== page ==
Last Saturday evening, after facilitating Day 2 of a DP-CAS workshop in Victoria Shanghai Academy, I was in a hotel courtesy bus on the way to dine with an ex-student who now resides in Hong Kong. He’s a pilot for Cathay Pacific and we had arranged to meet at Hong Kong Station.
As the bus neared my destination I looked out the window and I could see large numbers of young people gathering around Central – Hong Kong’s CBD. Those numbers swelled dramatically overnight.
In the early hours of Sunday morning on a small stage and in a speech punctuated by roaring cheers and shouted slogans, the University of Hong Kong’s Associate Professor of Law, Benny Tai declared, “students have activated Hong Kong’s largest-scale civil disobedience campaign ever.”
Two years ago protests that involved students, including secondary school students, led to the formation of Scholarism. And one of the leaders of student activism then at the age of 15 , continues to inspire and lead at the mature age of 17 now.
According to Jeffrey Wasserstrom, Chancellor’s Professor of History at UC Irvine and author of China in the 21st Century: What Everyone Needs to Know, the Chinese government is indeed quite concerned about the current demonstrations, and especially the unique role students do play in Hong Kong and Chinese protest more broadly.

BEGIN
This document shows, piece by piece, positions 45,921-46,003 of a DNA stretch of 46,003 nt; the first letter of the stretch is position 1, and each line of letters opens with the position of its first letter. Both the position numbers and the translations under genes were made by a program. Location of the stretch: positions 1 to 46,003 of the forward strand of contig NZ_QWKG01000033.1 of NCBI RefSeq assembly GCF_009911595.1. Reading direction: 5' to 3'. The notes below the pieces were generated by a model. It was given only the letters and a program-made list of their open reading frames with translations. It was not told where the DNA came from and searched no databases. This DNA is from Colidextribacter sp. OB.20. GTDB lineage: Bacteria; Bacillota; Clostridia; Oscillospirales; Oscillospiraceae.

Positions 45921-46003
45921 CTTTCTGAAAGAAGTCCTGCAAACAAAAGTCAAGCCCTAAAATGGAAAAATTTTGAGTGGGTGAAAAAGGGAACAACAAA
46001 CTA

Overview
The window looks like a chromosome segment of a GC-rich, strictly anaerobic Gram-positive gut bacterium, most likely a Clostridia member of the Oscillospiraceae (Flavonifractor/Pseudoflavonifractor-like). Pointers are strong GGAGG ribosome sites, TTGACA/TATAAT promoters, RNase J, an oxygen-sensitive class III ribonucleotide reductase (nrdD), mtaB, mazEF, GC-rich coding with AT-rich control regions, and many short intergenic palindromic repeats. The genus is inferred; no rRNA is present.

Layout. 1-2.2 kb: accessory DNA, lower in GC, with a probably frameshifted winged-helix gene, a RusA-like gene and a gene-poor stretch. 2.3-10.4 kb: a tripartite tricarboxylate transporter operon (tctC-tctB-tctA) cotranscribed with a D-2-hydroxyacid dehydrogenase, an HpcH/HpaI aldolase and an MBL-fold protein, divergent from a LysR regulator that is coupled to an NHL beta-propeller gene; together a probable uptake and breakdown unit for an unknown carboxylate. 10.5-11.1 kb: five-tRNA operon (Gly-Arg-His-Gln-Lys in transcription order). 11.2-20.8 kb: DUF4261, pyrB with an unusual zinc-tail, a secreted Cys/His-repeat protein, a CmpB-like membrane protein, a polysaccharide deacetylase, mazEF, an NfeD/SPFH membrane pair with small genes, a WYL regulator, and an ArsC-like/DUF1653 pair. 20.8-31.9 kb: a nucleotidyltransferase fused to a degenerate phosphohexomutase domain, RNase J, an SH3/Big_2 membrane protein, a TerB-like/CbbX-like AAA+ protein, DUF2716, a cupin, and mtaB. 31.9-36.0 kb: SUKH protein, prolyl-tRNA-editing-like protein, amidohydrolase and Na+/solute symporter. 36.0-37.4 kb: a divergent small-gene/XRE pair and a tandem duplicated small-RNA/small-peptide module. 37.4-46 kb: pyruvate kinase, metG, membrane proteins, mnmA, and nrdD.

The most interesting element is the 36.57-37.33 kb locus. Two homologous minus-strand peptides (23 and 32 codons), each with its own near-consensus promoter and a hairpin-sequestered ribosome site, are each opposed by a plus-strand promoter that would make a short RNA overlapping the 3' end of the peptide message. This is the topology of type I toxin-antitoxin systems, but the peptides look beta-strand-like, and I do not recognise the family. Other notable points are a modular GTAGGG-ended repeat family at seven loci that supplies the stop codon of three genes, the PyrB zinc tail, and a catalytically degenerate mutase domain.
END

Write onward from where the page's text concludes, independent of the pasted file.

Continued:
Remember Tianmen Square?
*Should CAS students join in this protest? Why or why not?
If you believe so, what role do you think students should play?
*The “CAS Guide” (2008) has a section on Political Activity inside the Range and diversity of activities with the following caveat : “the IB has no view on whether or not it is appropriate for students to be involved in political activities as part of the educational experience. Views on this vary considerably in different cultural contexts, so it is a matter for decision at local or school level.”
NB. At the time of writing this blog most schools have closed until further notice – does this decision liberate more students to join in?